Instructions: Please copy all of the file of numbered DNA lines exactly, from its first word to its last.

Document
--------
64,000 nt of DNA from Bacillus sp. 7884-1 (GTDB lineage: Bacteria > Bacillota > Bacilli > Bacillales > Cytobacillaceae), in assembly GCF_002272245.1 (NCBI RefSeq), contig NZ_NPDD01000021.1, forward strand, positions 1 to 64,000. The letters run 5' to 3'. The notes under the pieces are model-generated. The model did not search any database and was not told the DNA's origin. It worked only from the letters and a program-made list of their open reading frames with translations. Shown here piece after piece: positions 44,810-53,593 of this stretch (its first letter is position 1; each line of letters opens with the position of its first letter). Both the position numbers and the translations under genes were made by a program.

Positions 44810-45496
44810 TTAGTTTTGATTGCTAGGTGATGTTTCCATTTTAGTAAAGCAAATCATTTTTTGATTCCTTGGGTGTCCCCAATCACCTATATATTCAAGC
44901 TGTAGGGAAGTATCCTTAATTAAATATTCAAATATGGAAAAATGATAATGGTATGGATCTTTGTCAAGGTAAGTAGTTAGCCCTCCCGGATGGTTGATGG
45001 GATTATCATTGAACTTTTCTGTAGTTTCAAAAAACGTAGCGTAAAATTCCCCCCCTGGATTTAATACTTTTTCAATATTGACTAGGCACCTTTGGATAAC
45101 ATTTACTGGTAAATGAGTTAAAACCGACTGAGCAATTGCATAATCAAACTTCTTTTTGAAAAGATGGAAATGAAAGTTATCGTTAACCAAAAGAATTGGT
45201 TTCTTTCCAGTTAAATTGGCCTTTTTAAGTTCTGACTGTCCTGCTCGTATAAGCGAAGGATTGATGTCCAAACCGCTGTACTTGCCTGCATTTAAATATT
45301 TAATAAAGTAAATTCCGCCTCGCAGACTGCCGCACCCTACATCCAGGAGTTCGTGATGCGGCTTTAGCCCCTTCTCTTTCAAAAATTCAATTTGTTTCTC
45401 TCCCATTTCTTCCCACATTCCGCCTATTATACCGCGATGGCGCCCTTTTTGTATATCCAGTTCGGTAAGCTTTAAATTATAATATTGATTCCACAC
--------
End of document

64,000 nt of DNA from Bacillus sp. 7884-1 (GTDB lineage: Bacteria > Bacillota > Bacilli > Bacillales > Cytobacillaceae), in assembly GCF_002272245.1 (NCBI RefSeq), contig NZ_NPDD01000021.1, forward strand, positions 1 to 64,000. The letters run 5' to 3'. The notes under the pieces are model-generated. The model did not search any database and was not told the DNA's origin. It worked only from the letters and a program-made list of their open reading frames with translations. Shown here piece after piece: positions 44,810-53,593 of this stretch (its first letter is position 1; each line of letters opens with the position of its first letter). Both the position numbers and the translations under genes were made by a program.

Positions 44810-45496
44810 TTAGTTTTGATTGCTAGGTGATGTTTCCATTTTAGTAAAGCAAATCATTTTTTGATTCCTTGGGTGTCCCCAATCACCTATATATTCAAGC
44901 TGTAGGGAAGTATCCTTAATTAAATATTCAAATATGGAAAAATGATAATGGTATGGATCTTTGTCAAGGTAAGTAGTTAGCCCTCCCGGATGGTTGATGG
45001 GATTATCATTGAACTTTTCTGTAGTTTCAAAAAACGTAGCGTAAAATTCCCCCCCTGGATTTAATACTTTTTCAATATTGACTAGGCACCTTTGGATAAC
45101 ATTTACTGGTAAATGAGTTAAAACCGACTGAGCAATTGCATAATCAAACTTCTTTTTGAAAAGATGGAAATGAAAGTTATCGTTAACCAAAAGAATTGGT
45201 TTCTTTCCAGTTAAATTGGCCTTTTTAAGTTCTGACTGTCCTGCTCGTATAAGCGAAGGATTGATGTCCAAACCGCTGTACTTGCCTGCATTTAAATATT
45301 TAATAAAGTAAATTCCGCCTCGCAGACTGCCGCACCCTACATCCAGGAGTTCGTGATGCGGCTTTAGCCCCTTCTCTTTCAAAAATTCAATTTGTTTCTC
45401 TCCCATTTCTTCCCACATTCCGCCTATTATACCGCGATGGCGCCCTTTTTGTATATCCAGTTCGGTAAGCTTTAAATTATAATATTGATTCCACAC